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EU to curb illegal fishing

November 26, 2013

The EU Commission has proposed bans on fisheries imports from Cambodia, Belize and Guinea, accusing them of failing to curb illegal fishing. Three other nations have been reprimanded and might face sanctions next year.

Image: Marion Hütter

The EU Commission called on the bloc's 28 governments to ban fisheries imports from Belize, Cambodia and Guinea for failing to address the problem of illegal fishing in their territorial waters, the European Union's executive body announced Tuesday.

The three countries had not made credible progress after they had been shown "yellow cards" last year, the Commission said.

It added that Fiji, Panama, Sri Lanka, Togo and Vanuatu, by contrast, had made sufficient progress to avoid trade sanctions.

“These decisions show our steadfast commitment to tackling illegal fishing,” EU Fisheries Commissioner Maria Damanaki said in a statement.

The three countries facing bans had been warned a year ago, Damanakii said. Appeals had delivered no results, she said, "because they don't have effective control of their fleets."

She also stressed that the EU executive Commission would continue to put pressure on countries accused of fuelling the supply chain through illegal fishing.

Massive depletion

The EU has estimated that up to 26 million tons of fish were caught illegally worldwide each year, massively depleting global stocks. International rules to avoid this were agreed in 2001.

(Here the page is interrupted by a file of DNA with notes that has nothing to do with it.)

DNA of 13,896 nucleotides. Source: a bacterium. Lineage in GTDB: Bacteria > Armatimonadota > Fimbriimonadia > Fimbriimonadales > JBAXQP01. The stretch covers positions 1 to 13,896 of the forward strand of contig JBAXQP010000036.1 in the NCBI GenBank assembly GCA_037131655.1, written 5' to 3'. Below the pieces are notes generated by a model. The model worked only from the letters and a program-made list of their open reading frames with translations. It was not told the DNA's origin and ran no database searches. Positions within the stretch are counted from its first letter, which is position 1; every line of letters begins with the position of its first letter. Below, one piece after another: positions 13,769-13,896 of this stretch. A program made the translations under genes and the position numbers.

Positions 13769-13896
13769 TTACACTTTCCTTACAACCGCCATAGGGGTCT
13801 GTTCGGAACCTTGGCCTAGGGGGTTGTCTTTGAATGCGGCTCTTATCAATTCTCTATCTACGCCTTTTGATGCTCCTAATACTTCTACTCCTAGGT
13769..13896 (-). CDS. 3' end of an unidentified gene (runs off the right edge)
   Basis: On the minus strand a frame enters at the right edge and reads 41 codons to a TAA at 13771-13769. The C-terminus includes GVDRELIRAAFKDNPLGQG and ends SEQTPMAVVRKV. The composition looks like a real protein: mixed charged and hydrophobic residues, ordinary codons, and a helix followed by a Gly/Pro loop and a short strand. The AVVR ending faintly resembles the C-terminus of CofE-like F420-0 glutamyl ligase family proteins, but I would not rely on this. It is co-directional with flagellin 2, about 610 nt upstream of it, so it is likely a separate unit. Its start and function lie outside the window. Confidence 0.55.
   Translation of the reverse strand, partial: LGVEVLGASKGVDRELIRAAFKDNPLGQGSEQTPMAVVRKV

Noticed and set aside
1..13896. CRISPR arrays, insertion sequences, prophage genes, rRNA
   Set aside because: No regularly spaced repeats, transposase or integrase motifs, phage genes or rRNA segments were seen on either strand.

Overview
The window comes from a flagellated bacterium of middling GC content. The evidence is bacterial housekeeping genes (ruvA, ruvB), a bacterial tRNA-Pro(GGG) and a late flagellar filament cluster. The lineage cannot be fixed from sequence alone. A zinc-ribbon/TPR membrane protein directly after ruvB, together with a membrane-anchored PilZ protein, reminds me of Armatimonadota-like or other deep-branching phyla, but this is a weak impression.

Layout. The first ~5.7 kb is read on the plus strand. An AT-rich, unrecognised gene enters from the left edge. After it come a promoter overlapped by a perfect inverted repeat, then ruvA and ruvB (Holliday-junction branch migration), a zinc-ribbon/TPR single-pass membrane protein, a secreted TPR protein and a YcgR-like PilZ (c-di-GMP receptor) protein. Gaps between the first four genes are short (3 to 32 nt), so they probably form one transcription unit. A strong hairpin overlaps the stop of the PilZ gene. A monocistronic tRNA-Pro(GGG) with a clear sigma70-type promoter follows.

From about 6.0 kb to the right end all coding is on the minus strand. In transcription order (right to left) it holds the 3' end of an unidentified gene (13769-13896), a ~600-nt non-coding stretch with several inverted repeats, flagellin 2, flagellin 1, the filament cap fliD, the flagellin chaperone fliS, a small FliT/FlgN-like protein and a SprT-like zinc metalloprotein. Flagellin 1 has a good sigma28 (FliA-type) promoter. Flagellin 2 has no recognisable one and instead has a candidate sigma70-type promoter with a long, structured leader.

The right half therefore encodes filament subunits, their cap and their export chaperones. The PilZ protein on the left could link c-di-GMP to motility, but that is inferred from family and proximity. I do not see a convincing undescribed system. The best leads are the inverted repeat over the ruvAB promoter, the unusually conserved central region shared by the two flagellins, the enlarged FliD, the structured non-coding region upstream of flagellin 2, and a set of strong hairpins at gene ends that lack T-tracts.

The sanctions, which still need to be approved by the 28 EU governments, ban all fish deliveries from alleged offenders to the world's largest market for fresh and frozen fish and seafood.

According to EU statistics, the bloc imported more than 50 million tons of fisheries products in 2011, worth about 18.5 billion euros ($25 billion).

In the past, West Africa had been a main source of illegal fishing, Damanaki said. But the focus was now shifting to the Pacific region, she added.

Once approved, the restrictions would also prohibit EU vessels from fishing in the affected countries' waters.

Apart from imposing bans on the three countries, the EU Fisheries Commissioner also put South Korea, Ghana and the Caribbean Island of Curacao on a blacklist of nations allegedly not complying with international rules against overfishing. They could face sanctions next year.

Greenpeace said the EU decision would "motivate all six countries to improve fisheries management and help create a better future for their seas and fishermen."

uhe/ipj (Reuters, AFP)